This was interesting. I cited three examples and the hon. member only made reference to two of the examples when we talked about youth crime. One of the crimes I mentioned was a 20-year-old with six pots of marijuana. On occasions I have explained in the House that, yes, those are for trafficking purposes. That is nothing new. The hon. member's comment was that the bill only relates to trafficking. Fine. I have acknowledged that in the past.
Does the minister not think there are 18-year-olds trafficking marijuana in high schools? Do I have news for the minister. It is there. It is real. It is happening today, not only by people who immigrated when they were two-year-olds but by people who were born in Canada. I will tell the hon. member something else. At times young people make some stupid decisions. If a person were in Canada since they were a one-year-old and they are now 20 years old and they get caught doing something stupid, is that justification for deporting that person in all cases? I would argue that it is not, not in all cases. The minister would ultimately argue, yes.
By my saying what I just said, the minister will say the Liberal Party supports people who sexually molest seniors, and I believe he tried to imply it. That is absolute rubbish, but that is one example the minister gave. The reality is that the minister is prepared to see a 20-year-old deported to a country he or she has never known, even though that person was a one-year-old when they came to Canada, because they had six pots of marijuana growing and attempted to sell it to some buddies.
Before one starts throwing stones, one needs to reflect on their own human behaviour.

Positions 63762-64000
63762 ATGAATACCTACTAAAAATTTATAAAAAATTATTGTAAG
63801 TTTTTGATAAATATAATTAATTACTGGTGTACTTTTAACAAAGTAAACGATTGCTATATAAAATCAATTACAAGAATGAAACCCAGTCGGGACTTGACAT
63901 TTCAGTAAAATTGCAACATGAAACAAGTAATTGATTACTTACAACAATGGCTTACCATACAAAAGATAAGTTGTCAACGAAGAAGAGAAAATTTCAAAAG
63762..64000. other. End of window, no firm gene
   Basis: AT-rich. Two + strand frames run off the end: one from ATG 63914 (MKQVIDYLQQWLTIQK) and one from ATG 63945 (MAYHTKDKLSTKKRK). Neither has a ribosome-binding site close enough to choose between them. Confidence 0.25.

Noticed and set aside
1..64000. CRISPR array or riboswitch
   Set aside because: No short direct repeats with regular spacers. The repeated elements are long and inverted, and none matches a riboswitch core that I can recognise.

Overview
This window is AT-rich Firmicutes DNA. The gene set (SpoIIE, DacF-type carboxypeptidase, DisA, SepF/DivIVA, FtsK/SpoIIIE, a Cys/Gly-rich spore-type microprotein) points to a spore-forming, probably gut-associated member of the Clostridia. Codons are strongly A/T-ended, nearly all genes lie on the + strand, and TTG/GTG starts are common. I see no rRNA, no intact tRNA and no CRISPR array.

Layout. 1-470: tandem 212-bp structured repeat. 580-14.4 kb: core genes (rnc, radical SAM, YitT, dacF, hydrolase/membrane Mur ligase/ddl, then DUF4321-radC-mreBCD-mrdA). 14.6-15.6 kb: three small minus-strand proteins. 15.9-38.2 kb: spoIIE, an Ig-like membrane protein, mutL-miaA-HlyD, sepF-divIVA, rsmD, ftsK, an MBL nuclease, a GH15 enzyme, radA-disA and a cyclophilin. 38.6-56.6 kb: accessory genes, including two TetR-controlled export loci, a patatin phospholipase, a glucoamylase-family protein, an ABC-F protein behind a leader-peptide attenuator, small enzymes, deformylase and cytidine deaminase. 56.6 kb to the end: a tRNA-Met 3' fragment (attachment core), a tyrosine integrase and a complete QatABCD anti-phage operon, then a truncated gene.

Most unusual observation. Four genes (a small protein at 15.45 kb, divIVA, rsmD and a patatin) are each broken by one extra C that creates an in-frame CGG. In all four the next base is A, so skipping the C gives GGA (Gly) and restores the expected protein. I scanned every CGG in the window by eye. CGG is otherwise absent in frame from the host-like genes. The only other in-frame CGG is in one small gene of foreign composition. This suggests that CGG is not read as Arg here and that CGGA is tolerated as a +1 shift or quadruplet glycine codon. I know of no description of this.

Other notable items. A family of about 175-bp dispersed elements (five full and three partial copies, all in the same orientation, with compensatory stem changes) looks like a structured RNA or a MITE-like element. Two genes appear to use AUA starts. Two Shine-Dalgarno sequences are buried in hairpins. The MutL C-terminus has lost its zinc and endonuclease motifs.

At the end of the day the other example the minister gave was about using false identification. As opposed to hearing it from me, let me read exactly what was said in committee. I would ask the minister to really listen to this. I quote:
Using a false or fraudulent document is an offence under section 368 of the Criminal Code and carries a maximum potential penalty of 10 years. A 20-year-old permanent resident who is convicted of using fake identification to get into a bar while visiting the United States is inadmissible under IRPA because of a foreign conviction.
It doesn't matter that the U.S. court punished him with only a $200 fine. Paragraph 36(1)(b) of the Immigration and Refugee Protection Act does not require any particular sentence, only a foreign conviction.
This is coming from someone who represented the Canadian Bar, dealing with immigration work in the past, a presenter to the committee. The minister says that we have to do our homework. Part of the homework is listening to what people have to say when they come to the committee. I am just repeating something said before committee, and if one follows that example through, I think it would surprise a lot of people.